If you are arriving in the UK from Iceland on or after 4am on 18 January you will need to self-isolate on your arrival, unless you have a valid exemption. Check the latest guidance for England, Northern Ireland, Scotland and Wales.
Travel to Iceland is subject to entry restrictions
- Due to COVID-19 restrictions, from 1 January all non-essential travel by British citizens from the UK/other non EU/EEA country to Iceland is not permitted, unless you are resident in Iceland or fall under their exempt category of traveller
- Everyone flying into Iceland must do two COVID-19 tests, one on arrival and another 5-6 days later upon arrival. Children born in 2005 or later are exempt from testing but will be required to self-isolate along with their parents or guardians on arrival
See Entry requirements for more information before you plan to travel.
Preparing for your return journey to the UK
If you’re returning to the UK from overseas, you will need to:
Check our advice on foreign travel during the coronavirus (COVID-19) pandemic and sign up for email alerts for this travel advice.
If you’re planning travel to Iceland, find out what you need to know about coronavirus there in the Coronavirus section.
During the COVID-19 pandemic, it is more important than ever to get travel insurance and check it provides sufficient cover. See the FCDO’s guidance on foreign travel insurance.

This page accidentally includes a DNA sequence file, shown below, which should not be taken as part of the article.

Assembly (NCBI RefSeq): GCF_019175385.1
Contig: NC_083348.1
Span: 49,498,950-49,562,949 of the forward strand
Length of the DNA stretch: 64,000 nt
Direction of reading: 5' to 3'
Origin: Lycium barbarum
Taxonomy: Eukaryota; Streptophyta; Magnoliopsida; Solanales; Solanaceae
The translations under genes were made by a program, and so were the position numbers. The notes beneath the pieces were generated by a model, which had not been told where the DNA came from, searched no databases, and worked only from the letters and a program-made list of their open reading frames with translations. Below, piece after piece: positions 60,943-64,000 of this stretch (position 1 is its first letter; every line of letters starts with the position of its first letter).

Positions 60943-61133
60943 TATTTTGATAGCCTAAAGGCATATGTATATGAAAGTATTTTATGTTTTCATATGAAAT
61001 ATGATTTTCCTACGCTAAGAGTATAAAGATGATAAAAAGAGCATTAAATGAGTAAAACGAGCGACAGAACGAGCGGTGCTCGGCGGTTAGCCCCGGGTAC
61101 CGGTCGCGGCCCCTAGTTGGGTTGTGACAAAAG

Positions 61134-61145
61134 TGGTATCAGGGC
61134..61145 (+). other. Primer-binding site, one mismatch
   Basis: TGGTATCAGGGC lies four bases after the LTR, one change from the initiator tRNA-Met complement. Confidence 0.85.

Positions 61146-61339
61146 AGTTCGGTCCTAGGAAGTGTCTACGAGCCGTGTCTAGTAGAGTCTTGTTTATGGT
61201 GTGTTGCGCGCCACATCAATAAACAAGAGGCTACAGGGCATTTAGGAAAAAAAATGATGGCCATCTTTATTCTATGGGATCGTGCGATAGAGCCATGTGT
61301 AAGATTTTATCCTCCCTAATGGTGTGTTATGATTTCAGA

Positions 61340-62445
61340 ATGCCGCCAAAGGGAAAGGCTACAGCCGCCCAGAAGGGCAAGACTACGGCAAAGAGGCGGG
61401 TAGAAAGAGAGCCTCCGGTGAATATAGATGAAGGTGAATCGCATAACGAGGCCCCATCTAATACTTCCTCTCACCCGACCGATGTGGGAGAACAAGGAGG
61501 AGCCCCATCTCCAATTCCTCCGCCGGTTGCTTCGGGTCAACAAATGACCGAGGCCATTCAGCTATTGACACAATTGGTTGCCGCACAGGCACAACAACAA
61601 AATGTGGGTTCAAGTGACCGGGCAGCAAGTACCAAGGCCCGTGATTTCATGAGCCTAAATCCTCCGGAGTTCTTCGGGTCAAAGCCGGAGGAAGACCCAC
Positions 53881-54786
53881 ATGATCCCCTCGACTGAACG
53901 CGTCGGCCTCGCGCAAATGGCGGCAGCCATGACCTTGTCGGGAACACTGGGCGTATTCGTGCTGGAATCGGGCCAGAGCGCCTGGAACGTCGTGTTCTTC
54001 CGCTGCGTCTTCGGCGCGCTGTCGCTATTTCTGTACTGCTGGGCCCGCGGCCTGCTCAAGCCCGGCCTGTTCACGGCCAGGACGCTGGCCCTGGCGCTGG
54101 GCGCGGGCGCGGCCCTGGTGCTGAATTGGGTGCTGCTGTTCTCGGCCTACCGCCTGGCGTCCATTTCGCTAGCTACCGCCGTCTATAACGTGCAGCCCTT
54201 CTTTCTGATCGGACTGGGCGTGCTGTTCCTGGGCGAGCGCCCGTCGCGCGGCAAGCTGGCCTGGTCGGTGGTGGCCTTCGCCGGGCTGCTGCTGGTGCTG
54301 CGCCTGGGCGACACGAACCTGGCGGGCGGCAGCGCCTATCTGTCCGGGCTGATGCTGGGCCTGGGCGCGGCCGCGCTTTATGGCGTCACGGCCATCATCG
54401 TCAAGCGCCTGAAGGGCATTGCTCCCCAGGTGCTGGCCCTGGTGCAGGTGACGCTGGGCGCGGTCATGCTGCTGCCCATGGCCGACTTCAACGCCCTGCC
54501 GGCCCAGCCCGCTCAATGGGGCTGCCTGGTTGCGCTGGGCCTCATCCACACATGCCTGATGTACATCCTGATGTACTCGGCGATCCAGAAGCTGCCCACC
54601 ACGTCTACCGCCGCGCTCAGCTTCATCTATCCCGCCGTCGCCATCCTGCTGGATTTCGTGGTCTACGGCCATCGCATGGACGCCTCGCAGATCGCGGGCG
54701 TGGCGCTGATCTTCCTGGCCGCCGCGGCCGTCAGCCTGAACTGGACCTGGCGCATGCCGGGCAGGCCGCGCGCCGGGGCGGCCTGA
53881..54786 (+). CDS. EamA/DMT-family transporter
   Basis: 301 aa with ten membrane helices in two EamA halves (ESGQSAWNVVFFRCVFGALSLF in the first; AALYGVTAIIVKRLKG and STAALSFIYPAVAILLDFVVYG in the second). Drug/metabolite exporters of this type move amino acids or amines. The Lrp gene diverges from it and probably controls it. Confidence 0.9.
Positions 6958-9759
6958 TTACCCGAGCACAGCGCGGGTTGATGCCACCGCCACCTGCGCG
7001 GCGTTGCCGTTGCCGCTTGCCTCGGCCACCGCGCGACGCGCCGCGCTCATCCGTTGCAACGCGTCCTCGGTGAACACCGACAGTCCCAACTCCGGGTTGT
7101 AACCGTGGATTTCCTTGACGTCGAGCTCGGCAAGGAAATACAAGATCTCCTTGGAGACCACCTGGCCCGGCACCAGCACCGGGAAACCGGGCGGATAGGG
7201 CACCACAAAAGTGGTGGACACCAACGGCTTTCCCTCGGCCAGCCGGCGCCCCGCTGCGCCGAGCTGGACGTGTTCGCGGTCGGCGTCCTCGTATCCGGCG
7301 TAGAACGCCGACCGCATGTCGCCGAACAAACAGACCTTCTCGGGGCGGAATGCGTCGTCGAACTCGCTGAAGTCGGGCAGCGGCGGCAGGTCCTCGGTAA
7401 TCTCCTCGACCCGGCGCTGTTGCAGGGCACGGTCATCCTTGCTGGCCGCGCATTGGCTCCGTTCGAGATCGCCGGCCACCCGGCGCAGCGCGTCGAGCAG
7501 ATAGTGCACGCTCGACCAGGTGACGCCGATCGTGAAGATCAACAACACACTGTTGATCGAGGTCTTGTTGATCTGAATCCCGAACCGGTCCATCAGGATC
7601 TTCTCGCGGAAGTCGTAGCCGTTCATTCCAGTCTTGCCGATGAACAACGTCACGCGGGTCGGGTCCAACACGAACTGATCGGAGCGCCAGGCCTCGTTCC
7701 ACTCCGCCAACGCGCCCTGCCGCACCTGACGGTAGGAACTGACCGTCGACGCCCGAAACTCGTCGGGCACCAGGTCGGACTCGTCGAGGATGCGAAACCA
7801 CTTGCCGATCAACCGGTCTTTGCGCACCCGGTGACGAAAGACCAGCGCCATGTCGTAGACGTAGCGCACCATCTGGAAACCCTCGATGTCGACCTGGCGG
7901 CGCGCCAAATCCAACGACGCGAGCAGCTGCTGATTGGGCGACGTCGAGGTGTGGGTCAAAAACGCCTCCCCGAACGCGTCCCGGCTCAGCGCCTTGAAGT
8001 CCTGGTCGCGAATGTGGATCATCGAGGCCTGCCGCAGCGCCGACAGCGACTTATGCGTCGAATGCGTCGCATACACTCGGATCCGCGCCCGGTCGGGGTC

Approximately 298,000 British nationals visited Iceland through Keflavik airport in 2018. Most visits are trouble-free.
If you’re living in or moving to Iceland, read the Living in Iceland guide in addition to this travel advice.
Iceland is volcanically and seismically active. You should monitor the Icelandic Met Office website for the latest updates and follow the advice of the local authorities. In case of an emergency, the Department of Civil Protection and Emergency Management in Iceland will send out text messages to anyone located in the vicinity. See Natural disasters
Weather conditions can also be severe and change rapidly. In order to receive the latest updates and alerts, you should monitor the Safe Travel website, Icelandic Road and Coastal Administration website and Icelandic Met Office reports.
If you need to contact the emergency services, call 112.
If you’re travelling around Iceland, download the 112 Iceland app and leave your travel plans with Safe Travel in case you need assistance from the Icelandic emergency services. Keep mobile phones switched on and always follow the advice of the local authorities.
Terrorist attacks in Iceland can’t be ruled out. See Terrorism
If you’re abroad and you need emergency help from the UK government, contact the nearest British embassy, consulate or high commission.